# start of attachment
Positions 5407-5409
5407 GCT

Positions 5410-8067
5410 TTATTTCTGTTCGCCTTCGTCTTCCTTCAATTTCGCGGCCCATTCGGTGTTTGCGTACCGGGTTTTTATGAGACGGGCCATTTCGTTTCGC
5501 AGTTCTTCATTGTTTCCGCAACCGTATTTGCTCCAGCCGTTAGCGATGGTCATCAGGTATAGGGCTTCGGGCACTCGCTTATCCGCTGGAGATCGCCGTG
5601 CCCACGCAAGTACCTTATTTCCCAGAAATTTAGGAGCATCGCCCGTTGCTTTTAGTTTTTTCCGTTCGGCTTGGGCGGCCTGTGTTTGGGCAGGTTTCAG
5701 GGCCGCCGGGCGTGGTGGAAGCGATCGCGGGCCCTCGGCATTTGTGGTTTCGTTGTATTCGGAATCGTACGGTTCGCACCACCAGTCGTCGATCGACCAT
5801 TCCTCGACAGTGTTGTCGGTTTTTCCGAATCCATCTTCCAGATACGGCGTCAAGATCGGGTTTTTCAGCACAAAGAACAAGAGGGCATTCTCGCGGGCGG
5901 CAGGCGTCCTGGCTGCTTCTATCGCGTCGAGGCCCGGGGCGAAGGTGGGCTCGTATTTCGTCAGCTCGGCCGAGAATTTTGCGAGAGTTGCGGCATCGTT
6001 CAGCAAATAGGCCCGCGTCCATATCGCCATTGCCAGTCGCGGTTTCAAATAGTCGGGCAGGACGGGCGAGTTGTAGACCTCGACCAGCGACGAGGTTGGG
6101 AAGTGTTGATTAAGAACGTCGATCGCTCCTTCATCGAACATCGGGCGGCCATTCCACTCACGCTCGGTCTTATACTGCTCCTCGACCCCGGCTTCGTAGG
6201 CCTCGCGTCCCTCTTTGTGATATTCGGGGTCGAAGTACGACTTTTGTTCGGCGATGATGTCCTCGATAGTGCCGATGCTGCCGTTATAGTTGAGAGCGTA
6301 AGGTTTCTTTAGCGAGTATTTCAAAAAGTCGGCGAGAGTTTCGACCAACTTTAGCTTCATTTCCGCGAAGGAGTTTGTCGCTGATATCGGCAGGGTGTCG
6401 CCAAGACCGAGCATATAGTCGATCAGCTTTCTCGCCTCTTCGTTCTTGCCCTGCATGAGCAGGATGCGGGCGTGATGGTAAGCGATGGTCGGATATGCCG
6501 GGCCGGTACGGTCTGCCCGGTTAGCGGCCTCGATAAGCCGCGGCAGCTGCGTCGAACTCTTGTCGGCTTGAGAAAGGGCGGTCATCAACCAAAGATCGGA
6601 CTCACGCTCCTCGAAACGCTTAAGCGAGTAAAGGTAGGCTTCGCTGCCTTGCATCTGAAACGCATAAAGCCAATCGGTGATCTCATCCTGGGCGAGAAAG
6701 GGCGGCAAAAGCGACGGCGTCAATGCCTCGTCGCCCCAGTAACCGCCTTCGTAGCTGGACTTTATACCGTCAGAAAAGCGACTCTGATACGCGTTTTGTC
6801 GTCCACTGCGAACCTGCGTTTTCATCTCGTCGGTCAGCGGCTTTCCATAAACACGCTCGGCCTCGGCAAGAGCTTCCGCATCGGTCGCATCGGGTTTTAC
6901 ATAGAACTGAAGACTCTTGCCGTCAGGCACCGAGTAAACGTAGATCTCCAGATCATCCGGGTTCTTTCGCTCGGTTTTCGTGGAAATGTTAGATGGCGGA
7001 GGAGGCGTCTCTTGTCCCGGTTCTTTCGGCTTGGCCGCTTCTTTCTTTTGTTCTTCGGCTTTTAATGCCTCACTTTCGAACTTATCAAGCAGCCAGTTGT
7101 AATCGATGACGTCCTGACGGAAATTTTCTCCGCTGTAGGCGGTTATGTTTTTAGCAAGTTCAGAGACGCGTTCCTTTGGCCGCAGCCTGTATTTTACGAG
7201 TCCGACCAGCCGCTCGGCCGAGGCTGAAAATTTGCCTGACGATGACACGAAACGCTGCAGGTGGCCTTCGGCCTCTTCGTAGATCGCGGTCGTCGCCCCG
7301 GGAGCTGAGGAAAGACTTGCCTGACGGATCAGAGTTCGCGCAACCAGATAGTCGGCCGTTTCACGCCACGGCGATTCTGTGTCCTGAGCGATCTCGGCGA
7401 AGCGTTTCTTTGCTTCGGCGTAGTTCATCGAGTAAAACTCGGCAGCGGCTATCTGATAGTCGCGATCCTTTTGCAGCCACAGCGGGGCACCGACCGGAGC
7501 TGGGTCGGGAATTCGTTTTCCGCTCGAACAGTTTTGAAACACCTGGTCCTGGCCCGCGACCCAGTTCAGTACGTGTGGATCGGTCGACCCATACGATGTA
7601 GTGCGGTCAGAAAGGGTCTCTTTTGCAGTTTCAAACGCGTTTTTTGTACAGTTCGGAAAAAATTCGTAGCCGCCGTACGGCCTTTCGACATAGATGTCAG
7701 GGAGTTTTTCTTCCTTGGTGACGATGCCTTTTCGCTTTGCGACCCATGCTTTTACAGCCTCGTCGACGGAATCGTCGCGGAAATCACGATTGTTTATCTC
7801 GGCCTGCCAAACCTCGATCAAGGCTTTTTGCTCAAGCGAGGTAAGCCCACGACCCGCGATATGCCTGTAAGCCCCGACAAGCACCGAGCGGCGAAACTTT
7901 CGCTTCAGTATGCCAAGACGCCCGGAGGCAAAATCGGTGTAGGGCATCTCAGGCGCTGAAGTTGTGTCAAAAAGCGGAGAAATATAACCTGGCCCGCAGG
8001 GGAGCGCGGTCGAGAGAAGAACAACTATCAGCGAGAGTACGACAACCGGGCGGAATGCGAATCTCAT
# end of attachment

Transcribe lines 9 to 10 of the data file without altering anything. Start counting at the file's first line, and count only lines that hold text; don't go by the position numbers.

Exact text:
5901 CAGGCGTCCTGGCTGCTTCTATCGCGTCGAGGCCCGGGGCGAAGGTGGGCTCGTATTTCGTCAGCTCGGCCGAGAATTTTGCGAGAGTTGCGGCATCGTT
6001 CAGCAAATAGGCCCGCGTCCATATCGCCATTGCCAGTCGCGGTTTCAAATAGTCGGGCAGGACGGGCGAGTTGTAGACCTCGACCAGCGACGAGGTTGGG